Animal adoption in Uttarakhand expensive than Karnataka
Animal lovers will have to shell out more to adopt wild animals at the Malsi Deer Park here than in a state like Karnatakadehradun Updated: Nov 16, 2016 22:46 IST
Animal lovers will have to shell out more to adopt wild animals at the Malsi Deer Park here than in a state like Karnataka.
As per the rates released by Uttarakhand government on Wednesday, adopting a leopard at Malsi Deer Park will be nearly 6.8 times costlier than the southern state.
Officials here, however, justified the rate attributing it to higher “upkeep cost.”
Divisional forest officer (DFO), Dehradun and director of the park P K Patro told Hindustan Times that the rates were proportionate to the expenses incurred on animals and were fixed after reviewing Karnataka’s rates.
“For instance a leopard eats 3kg meat daily. A kilogram of meat costs Rs 200. So per day Rs 600 is spent to feed it. So, monthly (26 days) Rs 15,600 is spent on its diet given that one day in a week is a no-food day for the animal. Annually it comes to Rs 1.87lakh. In addition to that we also incur expenses on its vaccination, medicines and maintenance,” he said.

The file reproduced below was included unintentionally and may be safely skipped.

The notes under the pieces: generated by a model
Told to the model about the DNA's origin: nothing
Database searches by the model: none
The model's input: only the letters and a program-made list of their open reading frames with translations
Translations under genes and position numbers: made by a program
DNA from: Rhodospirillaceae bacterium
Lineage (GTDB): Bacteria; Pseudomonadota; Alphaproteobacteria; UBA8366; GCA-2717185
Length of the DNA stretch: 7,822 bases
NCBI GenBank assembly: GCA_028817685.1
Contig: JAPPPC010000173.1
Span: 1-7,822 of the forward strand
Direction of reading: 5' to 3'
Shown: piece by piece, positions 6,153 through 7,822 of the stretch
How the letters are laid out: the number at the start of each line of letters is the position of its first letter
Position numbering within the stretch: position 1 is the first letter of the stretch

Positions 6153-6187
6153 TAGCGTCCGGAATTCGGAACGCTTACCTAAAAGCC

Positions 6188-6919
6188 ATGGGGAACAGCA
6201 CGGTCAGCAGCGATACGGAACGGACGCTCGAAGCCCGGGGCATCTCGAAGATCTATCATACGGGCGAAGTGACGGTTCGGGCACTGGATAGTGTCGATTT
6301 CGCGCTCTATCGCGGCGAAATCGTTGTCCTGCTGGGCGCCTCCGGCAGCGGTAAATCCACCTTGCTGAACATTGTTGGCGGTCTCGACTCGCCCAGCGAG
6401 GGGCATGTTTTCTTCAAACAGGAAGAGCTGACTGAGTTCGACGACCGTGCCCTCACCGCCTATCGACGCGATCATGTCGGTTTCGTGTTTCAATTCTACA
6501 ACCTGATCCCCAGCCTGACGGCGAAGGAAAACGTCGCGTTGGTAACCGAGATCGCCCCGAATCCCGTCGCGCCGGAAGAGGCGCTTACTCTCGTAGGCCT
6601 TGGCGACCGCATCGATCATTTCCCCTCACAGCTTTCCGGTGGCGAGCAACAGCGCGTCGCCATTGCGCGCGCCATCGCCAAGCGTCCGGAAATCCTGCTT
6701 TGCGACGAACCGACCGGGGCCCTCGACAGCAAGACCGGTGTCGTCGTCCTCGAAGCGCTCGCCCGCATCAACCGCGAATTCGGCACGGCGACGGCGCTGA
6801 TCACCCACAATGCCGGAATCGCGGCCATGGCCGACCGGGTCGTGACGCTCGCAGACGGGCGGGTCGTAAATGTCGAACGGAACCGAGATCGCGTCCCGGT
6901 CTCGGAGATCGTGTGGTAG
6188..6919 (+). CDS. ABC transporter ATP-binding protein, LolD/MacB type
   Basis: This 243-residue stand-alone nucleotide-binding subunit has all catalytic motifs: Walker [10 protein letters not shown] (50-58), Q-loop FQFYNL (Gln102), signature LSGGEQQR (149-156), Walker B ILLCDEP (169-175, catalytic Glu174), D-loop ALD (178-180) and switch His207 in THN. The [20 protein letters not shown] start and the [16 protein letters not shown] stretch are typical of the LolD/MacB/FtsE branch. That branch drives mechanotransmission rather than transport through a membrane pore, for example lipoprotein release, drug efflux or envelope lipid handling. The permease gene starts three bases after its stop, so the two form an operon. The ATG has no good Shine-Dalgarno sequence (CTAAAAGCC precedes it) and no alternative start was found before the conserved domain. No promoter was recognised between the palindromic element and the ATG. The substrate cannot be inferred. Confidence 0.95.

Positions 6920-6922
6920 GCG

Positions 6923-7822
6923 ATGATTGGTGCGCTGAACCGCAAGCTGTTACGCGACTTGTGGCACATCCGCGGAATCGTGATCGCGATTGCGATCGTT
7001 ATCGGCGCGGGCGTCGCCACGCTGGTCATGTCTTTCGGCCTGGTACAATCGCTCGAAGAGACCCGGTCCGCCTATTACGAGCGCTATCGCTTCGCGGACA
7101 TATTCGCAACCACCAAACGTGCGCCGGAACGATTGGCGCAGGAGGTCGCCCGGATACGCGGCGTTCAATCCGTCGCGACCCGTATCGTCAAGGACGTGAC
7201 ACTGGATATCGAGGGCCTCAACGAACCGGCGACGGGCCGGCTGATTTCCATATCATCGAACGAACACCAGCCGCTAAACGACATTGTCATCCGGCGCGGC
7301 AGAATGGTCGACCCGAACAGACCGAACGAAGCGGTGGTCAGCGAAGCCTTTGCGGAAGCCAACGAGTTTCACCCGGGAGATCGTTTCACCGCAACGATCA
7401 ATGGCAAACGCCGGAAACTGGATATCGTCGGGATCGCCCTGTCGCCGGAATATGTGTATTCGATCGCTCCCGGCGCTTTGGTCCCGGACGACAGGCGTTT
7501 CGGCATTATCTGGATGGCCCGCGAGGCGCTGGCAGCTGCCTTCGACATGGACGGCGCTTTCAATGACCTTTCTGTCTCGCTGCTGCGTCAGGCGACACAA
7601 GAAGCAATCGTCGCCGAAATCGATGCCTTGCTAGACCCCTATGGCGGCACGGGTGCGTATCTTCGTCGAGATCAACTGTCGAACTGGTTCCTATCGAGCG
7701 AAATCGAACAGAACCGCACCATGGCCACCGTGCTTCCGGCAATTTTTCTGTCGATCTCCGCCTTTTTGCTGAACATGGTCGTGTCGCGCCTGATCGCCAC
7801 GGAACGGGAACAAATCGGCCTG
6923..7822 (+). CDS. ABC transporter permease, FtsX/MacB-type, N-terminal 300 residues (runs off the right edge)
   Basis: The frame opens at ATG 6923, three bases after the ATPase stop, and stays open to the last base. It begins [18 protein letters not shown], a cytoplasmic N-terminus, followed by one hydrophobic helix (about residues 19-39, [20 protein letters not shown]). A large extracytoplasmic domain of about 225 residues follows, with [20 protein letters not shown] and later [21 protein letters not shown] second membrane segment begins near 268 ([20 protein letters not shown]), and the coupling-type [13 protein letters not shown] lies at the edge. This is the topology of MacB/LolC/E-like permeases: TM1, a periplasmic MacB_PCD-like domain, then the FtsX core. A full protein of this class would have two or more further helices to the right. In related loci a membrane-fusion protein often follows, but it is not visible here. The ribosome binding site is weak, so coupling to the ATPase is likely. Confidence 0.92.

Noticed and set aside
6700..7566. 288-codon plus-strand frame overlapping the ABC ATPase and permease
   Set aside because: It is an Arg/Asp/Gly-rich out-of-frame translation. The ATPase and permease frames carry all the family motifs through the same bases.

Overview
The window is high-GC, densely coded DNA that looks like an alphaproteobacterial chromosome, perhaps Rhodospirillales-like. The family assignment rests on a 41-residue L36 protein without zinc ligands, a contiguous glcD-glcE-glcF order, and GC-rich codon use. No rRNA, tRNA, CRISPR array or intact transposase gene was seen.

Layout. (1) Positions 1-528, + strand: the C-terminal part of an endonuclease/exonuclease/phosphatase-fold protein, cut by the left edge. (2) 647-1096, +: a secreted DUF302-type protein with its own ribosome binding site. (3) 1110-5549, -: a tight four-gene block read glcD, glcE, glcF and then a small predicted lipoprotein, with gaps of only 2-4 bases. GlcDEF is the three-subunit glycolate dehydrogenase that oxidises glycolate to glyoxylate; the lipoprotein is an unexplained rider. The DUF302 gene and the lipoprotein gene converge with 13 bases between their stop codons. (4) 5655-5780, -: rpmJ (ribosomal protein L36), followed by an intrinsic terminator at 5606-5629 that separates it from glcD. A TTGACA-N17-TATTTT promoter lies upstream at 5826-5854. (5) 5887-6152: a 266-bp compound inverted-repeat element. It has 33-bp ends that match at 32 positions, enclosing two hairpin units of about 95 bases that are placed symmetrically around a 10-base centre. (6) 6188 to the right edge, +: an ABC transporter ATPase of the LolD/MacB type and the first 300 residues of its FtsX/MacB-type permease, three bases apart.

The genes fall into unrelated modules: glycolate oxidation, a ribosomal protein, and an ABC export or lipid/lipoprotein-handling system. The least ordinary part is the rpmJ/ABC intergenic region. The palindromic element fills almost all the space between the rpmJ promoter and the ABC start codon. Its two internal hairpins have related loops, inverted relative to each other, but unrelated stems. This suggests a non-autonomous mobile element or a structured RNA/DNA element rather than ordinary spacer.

Calculating all these expenses, the government fixed the annual rate for adopting a leopard at Rs 2.4lakh. In Karnataka the rate is just Rs 35,000. Similarly, adopting a parrot in Malsi will cost Rs 45,000 annually as against Rs 2000 in Karnataka. The adoption cost for the park’s recently acquired ostrich has been fixed at Rs 45,000. In Karnataka it’s Rs 10,000 only.
Park authorities have listed 15 of its prized possessions for adoption.
To encourage people to adopt animals from the park, the government has offered 50 percent income tax rebate and other fringe benefits, like concession on entry fees, to those who will adopt an animal. Besides, the person will also be felicitated and his name will be put on the cage of the adopted animal.
Apart from that, the park management is also contemplating to allow students, volunteers and animal enthusiasts to spend a day with the animals at the zoo. Those supporting the management’s move will be felicitated, a forest official said.